should be secret."

Good practice: use explicit security mechanisms to control access to Web 
resources, except when the risk that URIs will (leak? fall into the wrong 
hands?) is sufficiently low

Good practice: for resources that are not sufficiently protected by 
explicit security mechanisms, use URI's that cannot be inferred from 
publicly(?) available information.

Noah







--------------------------------------
Noah Mendelsohn 
IBM Corporation
One Rogers Street
Cambridge, MA 02142
1-617-693-4036
--------------------------------------








Larry Masinter <masinter@adobe.com>
Sent by: www-tag-request@w3.org
02/07/2010 12:30 PM
 
        To:     Jonathan Rees <jar@creativecommons.org>, Tyler Close 
<tyler.close@gmail.com>
        cc:     "www-tag@w3.org" <www-tag@w3.org>, "Mark S. Miller" 
<erights@google.com>, (bcc: Noah Mendelsohn/Cambridge/IBM)
        Subject:        RE: ACTION-278 Hiding metadata for security 
reasons


As I said in the TAG meeting, I think we might be able
to resolve this by trying to be more precise about what
is meant by "confidential". 

Let's look at this from a threat analysis point of view
first, and then come up with "good practices" second.

Can we agree that "confidential" really covers a large
space of actual requirements for confidentiality?
Some information is intended to be confidential forever,
some information has only transient benefit, in some
circumstances the risk of unintended disclosure is
drastic, and in others it is a minor inconvenience,
and the amount of damage that can be incurred by
accidental disclosure is limited, and the damaging
act done with sufficient auditing and confirmation
that in can be undone. In some cases, the use of
unintended disclosure can be detected and future
abuse corrected, and in others there is no auditing.

Secondly, the disclosure risk of including information
intended to be "confidential" "in URIs" varies 
significantly, depending also on circumstances:
whether or not it is an "http:" URI or an "https:"
URI, or a "data:" URI, for example, and whether
or not the information is in the fragment identifier,
for example.

In the case of "mailing list subscription",
the harm that can be caused by a discovery of
a "unsubscribe" capability is pretty limited.
The email address being unsubscribed is notified
of the unsubscription, so the act itself is
undoable. Most usually, this notification also
contains information about how to re-subscribe
and sometimes even recovery information of whom
to contact if the unsubscription was unintended,
presumably to allow auditing and tracking, for
example, of the IP-address used to do the unsubscribe.

In general, though, I would oppose changing the
"good practice" document along the lines that
Jonathan indicated:


> Good Practice: URI assignment authorities SHOULD identify a
> confidential resource using an unguessable URI.


for example, because "a confidential resource" is much
to general, and the cases where using an "unguessable URI"
is actually "good" practice limited.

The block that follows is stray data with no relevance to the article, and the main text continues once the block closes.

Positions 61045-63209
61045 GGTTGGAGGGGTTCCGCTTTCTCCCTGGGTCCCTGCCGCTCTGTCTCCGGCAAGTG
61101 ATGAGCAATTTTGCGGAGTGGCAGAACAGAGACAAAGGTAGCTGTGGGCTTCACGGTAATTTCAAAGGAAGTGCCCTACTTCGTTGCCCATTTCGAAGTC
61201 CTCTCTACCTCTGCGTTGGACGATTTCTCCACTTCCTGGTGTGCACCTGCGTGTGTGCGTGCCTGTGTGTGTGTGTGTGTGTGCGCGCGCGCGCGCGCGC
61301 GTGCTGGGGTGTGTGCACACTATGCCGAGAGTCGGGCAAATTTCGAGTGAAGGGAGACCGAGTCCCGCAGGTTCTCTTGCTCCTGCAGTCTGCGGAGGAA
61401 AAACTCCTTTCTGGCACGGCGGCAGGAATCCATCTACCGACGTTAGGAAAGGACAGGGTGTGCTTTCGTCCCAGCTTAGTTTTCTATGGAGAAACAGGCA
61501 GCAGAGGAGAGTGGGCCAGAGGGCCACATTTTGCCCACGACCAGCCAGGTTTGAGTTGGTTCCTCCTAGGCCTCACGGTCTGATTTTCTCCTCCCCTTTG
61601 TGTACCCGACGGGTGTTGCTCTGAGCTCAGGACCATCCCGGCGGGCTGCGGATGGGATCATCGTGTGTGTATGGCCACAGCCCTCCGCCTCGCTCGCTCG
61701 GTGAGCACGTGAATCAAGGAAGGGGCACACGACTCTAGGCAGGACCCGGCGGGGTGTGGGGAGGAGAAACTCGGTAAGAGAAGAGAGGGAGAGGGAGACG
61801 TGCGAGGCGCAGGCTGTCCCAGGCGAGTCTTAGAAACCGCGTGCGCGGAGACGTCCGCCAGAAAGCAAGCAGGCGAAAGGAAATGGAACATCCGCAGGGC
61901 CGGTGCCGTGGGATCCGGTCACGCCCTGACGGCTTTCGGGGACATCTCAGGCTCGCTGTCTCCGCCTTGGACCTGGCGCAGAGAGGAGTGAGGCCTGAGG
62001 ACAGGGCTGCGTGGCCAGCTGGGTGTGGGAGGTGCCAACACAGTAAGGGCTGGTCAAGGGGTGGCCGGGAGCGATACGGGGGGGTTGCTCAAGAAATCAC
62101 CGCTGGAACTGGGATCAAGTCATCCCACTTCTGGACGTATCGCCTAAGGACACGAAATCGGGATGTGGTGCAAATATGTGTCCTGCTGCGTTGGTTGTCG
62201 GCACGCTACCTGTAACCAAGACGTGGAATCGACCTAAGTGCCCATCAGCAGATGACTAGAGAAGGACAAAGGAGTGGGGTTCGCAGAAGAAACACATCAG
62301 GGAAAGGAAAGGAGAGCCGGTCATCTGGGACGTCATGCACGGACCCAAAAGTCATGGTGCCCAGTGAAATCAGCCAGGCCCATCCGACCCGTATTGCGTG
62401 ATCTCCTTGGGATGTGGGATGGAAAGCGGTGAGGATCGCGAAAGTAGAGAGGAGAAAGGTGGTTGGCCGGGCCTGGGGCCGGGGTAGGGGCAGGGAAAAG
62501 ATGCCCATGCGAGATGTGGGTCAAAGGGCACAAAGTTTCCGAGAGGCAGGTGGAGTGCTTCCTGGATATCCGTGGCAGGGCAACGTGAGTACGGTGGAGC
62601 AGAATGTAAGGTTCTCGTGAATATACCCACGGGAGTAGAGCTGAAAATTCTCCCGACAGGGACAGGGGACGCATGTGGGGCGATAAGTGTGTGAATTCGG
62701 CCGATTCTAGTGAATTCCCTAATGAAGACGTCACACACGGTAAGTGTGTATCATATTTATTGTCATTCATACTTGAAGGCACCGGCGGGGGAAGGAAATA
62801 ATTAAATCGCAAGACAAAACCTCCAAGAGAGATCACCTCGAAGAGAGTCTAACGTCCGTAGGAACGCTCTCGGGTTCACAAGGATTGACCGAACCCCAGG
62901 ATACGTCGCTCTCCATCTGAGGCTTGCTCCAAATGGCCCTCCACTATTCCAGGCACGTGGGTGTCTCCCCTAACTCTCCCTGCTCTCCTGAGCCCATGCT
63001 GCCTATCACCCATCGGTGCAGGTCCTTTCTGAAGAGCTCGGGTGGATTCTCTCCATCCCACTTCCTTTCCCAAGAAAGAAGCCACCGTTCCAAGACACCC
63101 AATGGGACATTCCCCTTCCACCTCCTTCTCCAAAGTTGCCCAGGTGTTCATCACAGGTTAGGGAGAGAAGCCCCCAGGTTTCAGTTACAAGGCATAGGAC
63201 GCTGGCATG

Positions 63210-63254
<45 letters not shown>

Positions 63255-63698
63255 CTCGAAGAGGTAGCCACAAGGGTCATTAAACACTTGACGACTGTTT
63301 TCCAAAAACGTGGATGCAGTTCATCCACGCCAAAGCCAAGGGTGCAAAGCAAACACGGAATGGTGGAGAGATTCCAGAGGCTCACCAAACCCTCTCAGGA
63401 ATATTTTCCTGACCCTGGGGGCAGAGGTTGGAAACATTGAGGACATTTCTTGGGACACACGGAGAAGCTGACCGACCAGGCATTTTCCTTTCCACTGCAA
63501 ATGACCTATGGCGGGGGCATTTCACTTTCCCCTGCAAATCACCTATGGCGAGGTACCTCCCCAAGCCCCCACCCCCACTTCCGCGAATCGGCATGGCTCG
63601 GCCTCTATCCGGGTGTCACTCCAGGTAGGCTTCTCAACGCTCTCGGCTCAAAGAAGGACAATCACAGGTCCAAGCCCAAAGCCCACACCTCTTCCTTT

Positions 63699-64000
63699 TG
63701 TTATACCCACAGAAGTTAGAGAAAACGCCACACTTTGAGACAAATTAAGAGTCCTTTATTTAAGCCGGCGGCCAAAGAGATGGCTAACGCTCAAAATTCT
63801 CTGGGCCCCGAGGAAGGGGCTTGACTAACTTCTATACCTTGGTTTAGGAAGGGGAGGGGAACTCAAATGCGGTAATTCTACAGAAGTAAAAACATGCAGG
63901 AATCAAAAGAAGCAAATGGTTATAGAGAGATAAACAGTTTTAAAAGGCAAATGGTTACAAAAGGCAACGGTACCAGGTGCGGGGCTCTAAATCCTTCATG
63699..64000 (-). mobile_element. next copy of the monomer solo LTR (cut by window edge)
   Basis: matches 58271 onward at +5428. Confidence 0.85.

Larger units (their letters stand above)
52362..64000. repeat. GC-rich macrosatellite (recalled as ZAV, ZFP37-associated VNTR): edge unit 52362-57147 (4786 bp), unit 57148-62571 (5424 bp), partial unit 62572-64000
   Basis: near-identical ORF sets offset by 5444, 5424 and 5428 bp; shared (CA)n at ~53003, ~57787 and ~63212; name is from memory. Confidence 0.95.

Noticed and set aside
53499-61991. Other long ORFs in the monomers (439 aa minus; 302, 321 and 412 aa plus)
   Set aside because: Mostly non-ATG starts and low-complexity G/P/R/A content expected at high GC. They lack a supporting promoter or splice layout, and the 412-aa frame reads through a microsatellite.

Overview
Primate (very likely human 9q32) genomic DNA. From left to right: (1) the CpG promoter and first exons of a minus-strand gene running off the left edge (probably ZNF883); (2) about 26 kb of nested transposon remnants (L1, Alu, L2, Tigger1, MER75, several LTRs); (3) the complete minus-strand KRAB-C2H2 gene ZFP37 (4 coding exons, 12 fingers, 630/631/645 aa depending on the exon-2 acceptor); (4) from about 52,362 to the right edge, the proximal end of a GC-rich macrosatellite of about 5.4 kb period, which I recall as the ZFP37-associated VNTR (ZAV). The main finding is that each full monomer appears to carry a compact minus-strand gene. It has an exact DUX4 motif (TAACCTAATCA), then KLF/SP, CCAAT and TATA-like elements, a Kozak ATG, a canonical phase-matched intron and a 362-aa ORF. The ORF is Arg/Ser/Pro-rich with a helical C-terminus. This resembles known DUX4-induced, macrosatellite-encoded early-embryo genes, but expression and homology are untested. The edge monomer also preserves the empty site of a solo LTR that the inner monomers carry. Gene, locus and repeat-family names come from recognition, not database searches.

It may be a stylistic problem that the W3C TAG
findings on security seem to focus on giving
pragmatic rules-of-thumb ("Good Practice") rather
than what is the norm in the security industry of
saying that "Good Practice" for any system design
is to do a threat analysis ("If I do X, what threats
does this expose users to, and how do I mitigate
those threats"), and then give some of the considerations
to be taken into account doing such a threat analysis.

I recommend the TAG adapt or profile:

http://tools.ietf.org/html/rfc3552
"Guidelines for Writing RFC Text on Security Considerations"

for use in TAG findings and other W3C publications.

Larry
--
http://larry.masinter.net


-----Original Message-----
From: www-tag-request@w3.org [mailto:www-tag-request@w3.org] On Behalf Of 
Jonathan Rees
Sent: Sunday, February 07, 2010 9:00 AM
To: Tyler Close
Cc: www-tag@w3.org; Mark S. Miller
Subject: Re: ACTION-278 Hiding metadata for security reasons

On Sun, Dec 27, 2009 at 2:20 PM, Tyler Close <tyler.close@gmail.com> 
wrote:
...
> I think the current section 2.7 should be split into two new sections
> that correctly address the concerns raised in the current body text.
> The first would motivate:
>
> Good Practice: URI assignment authorities SHOULD NOT put confidential
> metadata in a URI whose protocol does not support confidentiality.
>
> The second section would motivate:
>
> Good Practice: URI assignment authorities SHOULD identify a
> confidential resource using a URI whose protocol provides
> confidentiality.
>
> Good Practice: URI assignment authorities SHOULD identify a
> confidential resource using an unguessable URI.
>
> I am happy to provide body text for these two new sections.

I would be interested in seeing this, and hope it meets with better 
success
than my version.

> I don't like Jonathan's proposed replacement text, since my impression
> is that it only begrudgingly condones the use of unguessable URIs;
> whereas I think the TAG should be enthusiastic supporters of them.

My approach was tactical, attempting to anticipate the objections that
Noah and others would have. My goal was only to draft advice that
(unlike the finding) is not at variance with current common practice.
I'm certainly not opposed to having URIs used for access control more
generally than they are now, but that is a different ambition.
Received on Monday, 8 February 2010 22:28:14 GMT